OK, it got rapidly silly but no-one should be surprised that the Russell Brand Jonathan Ross said-fucking-on-the-radio absolute pap story was manufactured to distract us. Distract us from the front page news obsession with ‘the’ crisis – which, I am so sorry to say, is not the end of the world everyone thinks – and if you find yourself afraid that things are suddenly falling apart, please consider Afghanistan for the last thirty years, life in Iraq, Palestine, Congo, Colombia, other global atrocities of capitalism, etc etc. In the meantime, lets not try to present this ‘radio event’ as the dreaded consequence of a – wait for it – scheming ‘situationalist’ comedian- as Russell was described tonight on Channel Four news – but rather take the opportunity to consider his excellent early work ripping into a foolish young Nazi. Maybe now that he has honourably resigned for offending Grangpa and that Georgina from that obscurely named band, he can get back to this kind of worthy journalism. Watch Russell among the Young Nazi’s here.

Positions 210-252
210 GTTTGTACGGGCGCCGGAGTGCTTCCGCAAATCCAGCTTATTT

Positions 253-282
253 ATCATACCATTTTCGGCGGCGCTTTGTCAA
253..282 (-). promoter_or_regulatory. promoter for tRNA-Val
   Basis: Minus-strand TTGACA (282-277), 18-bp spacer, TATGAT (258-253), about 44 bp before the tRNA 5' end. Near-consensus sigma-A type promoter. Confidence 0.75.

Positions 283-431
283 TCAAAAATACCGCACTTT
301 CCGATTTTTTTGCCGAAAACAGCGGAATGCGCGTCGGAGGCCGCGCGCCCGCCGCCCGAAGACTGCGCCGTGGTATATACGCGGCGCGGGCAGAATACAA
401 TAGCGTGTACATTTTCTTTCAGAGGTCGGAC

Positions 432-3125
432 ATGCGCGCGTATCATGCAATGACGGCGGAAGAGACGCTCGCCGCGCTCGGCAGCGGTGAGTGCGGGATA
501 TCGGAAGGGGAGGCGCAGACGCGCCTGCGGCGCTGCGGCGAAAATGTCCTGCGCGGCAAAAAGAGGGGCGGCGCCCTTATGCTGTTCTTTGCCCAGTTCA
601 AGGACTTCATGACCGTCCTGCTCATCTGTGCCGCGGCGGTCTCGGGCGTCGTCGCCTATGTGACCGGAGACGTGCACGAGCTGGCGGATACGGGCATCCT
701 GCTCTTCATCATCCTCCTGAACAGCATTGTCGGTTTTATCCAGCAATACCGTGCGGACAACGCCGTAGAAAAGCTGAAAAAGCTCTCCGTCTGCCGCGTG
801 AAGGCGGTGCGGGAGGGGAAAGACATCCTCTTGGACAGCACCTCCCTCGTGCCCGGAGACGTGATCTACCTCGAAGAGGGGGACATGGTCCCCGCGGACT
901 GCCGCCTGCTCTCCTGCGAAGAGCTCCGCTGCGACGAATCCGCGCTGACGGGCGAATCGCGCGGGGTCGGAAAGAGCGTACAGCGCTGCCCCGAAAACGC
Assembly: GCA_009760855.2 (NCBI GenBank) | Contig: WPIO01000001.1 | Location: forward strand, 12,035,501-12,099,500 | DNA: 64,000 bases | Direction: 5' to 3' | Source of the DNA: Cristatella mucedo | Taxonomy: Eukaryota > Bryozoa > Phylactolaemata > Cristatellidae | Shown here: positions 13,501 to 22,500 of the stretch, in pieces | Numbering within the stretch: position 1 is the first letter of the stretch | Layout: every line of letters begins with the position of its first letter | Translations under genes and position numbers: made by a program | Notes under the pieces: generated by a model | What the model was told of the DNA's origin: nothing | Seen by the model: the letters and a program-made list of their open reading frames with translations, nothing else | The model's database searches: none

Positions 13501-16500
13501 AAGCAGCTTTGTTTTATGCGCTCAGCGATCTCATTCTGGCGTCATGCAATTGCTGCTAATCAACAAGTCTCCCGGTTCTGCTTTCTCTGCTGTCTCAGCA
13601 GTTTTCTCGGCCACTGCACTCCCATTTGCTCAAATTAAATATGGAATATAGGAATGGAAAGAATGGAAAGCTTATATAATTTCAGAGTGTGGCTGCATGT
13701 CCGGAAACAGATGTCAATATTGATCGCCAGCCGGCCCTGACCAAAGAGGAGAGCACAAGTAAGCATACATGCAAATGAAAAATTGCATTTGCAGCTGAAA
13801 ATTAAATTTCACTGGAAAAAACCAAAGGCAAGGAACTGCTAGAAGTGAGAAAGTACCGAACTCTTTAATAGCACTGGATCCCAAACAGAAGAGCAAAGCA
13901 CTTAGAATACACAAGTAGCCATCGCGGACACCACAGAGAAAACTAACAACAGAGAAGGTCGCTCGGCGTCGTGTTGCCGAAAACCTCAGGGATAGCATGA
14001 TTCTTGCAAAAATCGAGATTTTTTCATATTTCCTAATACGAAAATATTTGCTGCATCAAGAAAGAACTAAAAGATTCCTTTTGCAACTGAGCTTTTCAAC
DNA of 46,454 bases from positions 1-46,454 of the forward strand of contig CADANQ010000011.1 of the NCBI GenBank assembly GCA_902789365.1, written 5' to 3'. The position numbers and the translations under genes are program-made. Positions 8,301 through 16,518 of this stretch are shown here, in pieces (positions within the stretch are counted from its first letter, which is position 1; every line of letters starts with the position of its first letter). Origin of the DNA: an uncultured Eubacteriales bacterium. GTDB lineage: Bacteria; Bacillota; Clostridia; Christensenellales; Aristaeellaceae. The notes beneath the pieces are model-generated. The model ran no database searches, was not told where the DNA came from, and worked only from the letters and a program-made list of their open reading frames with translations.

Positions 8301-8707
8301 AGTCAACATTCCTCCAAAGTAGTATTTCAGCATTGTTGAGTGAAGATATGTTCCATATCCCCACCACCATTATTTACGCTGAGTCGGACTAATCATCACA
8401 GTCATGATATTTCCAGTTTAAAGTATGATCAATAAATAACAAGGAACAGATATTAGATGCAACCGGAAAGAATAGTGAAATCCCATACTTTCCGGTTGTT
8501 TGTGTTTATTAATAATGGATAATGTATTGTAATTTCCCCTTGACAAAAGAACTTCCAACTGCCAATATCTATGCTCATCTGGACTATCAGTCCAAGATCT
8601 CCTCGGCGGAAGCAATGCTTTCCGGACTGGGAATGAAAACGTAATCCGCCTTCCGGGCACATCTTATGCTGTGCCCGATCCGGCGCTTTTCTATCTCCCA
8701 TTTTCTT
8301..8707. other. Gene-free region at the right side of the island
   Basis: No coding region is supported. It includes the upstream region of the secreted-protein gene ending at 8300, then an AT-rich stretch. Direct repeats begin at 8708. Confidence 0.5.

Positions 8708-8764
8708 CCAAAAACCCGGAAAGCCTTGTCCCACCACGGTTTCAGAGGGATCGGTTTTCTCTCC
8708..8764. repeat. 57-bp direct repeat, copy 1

On October 24th an all white jury found Lex Wotton, an Aboriginal man from Palm Island, guilty of ‘rioting with destruction’ for his involvement in the 2004 Palm Island uprising. On November 26th 2004 the people of Palm Island set fire to the local police station, court house and police barracks after a pathologist’s report claimed that the death of Mulrunji Doomadgee, a 36 year Aboriginal man in police custody a week earlier was an ‘accident’. Mulrunji died in a police cell, one hour after he had been arrested for being drunk. He suffered massive internal injuries, including a ruptured spleen, four broken ribs and a ‘liver that had been ‘almost cleaved in two’ from a huge compressive force.’ Following Mulrunji’s killing, Queensland’s then Premier, Peter Beattie declared a state of emergency. Balaclava clad Paramilitary style police, armed with semi automatic weapons, roamed the streets arbitrarily arresting Aboriginal people. Police unnecessarily tasered several people, including Lex Wotton. Houses were stormed and children were forced facedown onto the ground with guns pointed at their heads.